Language education in Maine should not follow a zip code

Language teachers in the USA have special skills that will be especially important to the health of our nation in the new, rapidly approaching political era. These skills include the ability to teach English-speakers to converse with recent immigrants – and vice versa; the ability to share the experiences of those whose lives differ from one’s own, and thus develop in students the habit of empathy; and the ability to teach the recognition of different perspectives, and help students understand that there are multiple, legitimate, peaceful ways to view shared experience.

Over eight thousand language teachers gathered this past week in Boston at the national conference of the American Council of Teachers of Foreign Languages (ACTFL). What an impressive group! They are either people whose first languages are Chinese, Japanese, Arabic, Indo-European yet also speak English, or else they are English speakers who have had significant experiences living with and learning from people from cultural groups other than their own. Energy, intelligence, a broad world view, rich experience, and the desire to constantly learn new things about themselves and others mark language teachers in this country.

Maine is currently experiencing both a shortage of language teachers and a deep divide between those children who have access to language learning and those who do not. Schools in the wealthy zip code areas of Southern Maine provide vigorous language programs beginning either in the elementary or middle school years for their students. Most schools in the rest of Maine offer no more than a few years of high school language classes – too little, way too late. Some offer a taste of language learning in the early years, but teachers are spread way too thin, and the place of language study in the curriculum is too marginalized, for these classes to make much impact.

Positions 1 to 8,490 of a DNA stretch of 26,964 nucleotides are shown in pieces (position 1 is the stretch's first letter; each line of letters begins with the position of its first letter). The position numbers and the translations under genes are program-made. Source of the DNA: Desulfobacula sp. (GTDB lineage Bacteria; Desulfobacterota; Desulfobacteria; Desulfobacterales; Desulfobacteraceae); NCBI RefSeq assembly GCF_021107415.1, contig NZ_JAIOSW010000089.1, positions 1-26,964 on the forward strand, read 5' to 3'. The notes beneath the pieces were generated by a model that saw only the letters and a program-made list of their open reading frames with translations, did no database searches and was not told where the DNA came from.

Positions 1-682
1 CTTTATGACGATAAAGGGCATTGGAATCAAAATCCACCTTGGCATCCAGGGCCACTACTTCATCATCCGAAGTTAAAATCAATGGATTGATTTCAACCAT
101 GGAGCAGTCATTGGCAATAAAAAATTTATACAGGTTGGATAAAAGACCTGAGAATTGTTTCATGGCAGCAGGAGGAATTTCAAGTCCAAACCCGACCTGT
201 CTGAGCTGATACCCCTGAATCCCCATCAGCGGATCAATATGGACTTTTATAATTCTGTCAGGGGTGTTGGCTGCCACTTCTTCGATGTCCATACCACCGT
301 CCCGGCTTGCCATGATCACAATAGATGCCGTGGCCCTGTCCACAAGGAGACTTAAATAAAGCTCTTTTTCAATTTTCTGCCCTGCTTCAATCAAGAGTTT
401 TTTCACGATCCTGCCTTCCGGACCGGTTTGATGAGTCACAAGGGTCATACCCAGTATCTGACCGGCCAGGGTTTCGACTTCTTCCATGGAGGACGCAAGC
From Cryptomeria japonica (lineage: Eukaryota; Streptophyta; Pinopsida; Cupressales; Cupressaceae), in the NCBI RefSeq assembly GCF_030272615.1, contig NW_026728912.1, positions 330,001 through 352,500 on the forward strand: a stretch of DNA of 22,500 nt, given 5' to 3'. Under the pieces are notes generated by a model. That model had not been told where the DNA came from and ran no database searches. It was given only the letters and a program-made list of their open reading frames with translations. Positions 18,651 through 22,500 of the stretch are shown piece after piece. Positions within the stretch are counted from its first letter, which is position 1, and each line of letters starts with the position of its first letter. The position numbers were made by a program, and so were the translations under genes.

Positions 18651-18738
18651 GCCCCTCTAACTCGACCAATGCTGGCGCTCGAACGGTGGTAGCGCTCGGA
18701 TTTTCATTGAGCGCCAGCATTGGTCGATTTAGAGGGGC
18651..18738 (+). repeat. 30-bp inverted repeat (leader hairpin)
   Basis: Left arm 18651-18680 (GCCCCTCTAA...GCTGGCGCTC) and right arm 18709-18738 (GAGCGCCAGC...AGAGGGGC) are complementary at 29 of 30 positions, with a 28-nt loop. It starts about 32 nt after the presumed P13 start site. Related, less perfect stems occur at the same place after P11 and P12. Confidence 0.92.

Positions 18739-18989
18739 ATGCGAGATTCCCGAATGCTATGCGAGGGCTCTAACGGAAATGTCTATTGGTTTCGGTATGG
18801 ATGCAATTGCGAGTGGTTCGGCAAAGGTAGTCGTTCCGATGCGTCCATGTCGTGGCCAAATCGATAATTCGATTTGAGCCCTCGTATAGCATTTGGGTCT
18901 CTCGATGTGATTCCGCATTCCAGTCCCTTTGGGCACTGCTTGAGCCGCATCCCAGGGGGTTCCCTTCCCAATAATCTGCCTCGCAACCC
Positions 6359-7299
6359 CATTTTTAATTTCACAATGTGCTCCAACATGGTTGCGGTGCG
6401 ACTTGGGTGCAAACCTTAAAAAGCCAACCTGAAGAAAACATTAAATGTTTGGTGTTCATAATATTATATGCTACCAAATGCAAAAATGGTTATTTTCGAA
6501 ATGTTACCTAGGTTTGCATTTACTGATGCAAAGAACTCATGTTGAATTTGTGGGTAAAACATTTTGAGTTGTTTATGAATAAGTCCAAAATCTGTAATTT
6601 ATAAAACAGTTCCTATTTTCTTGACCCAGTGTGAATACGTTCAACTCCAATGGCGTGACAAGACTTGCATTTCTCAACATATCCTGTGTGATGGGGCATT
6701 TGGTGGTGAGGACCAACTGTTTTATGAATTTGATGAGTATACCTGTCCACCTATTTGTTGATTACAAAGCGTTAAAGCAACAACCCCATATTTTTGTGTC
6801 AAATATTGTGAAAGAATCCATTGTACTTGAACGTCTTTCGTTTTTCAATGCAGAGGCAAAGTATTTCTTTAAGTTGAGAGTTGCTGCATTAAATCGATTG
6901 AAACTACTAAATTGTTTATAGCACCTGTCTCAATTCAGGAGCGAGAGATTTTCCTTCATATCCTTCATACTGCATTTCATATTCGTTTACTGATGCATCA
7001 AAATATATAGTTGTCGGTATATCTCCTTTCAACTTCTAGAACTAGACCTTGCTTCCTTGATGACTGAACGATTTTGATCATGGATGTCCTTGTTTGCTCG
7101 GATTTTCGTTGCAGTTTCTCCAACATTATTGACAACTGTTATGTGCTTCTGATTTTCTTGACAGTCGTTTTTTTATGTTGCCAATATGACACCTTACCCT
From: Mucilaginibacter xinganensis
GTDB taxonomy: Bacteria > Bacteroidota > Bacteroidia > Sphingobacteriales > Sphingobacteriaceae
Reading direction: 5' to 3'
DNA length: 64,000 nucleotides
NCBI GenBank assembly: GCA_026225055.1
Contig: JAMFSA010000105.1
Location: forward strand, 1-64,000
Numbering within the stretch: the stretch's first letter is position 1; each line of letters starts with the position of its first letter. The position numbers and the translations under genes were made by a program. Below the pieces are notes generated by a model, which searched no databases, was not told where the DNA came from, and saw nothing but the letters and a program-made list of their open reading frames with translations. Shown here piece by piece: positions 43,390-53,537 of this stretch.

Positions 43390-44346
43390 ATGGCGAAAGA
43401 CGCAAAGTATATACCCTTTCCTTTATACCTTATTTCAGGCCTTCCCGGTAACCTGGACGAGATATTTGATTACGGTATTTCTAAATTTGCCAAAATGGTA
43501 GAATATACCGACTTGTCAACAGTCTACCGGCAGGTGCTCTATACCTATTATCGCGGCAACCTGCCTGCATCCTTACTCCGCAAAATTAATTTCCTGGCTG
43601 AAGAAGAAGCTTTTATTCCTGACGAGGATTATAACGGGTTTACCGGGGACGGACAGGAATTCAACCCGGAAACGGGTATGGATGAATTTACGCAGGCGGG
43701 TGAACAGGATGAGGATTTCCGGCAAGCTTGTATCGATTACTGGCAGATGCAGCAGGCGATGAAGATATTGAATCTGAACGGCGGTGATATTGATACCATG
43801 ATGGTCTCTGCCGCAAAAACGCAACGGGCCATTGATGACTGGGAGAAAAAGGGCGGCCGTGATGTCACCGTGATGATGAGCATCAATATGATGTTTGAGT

The American Academy of Arts and Sciences, in response to a bipartisan request from Congress, will be releasing a report in February detailing the important place language study should play in the education of our youth. The report will point to national security and economic health and competitiveness as two areas that rely on a citizenry capable of communicating at a high level in more than one language. ACTFL emphasizes a third area, which is the development of empathy in our citizens.

The times we are living in demand a strengthening of the empathy muscle and of language education in our schools. Please urge your school and district leaders to meet the educational needs of the students in their care by building a robust language education program that begins in elementary school.

Kathreen Harrison

About Kathreen Harrison

Kathreen Harrison is a public school teacher in Maine. She has a master’s degree from Bank Street College of Education and a bachelor’s degree from Harvard College. She has worked in a variety of schools in New York and Maine in a number of capacities – French teacher, gifted and talented teacher, elementary school teacher, and curriculum coordinator for island schools. She has lived in Maine for 20 years and has a particular interest in school reform.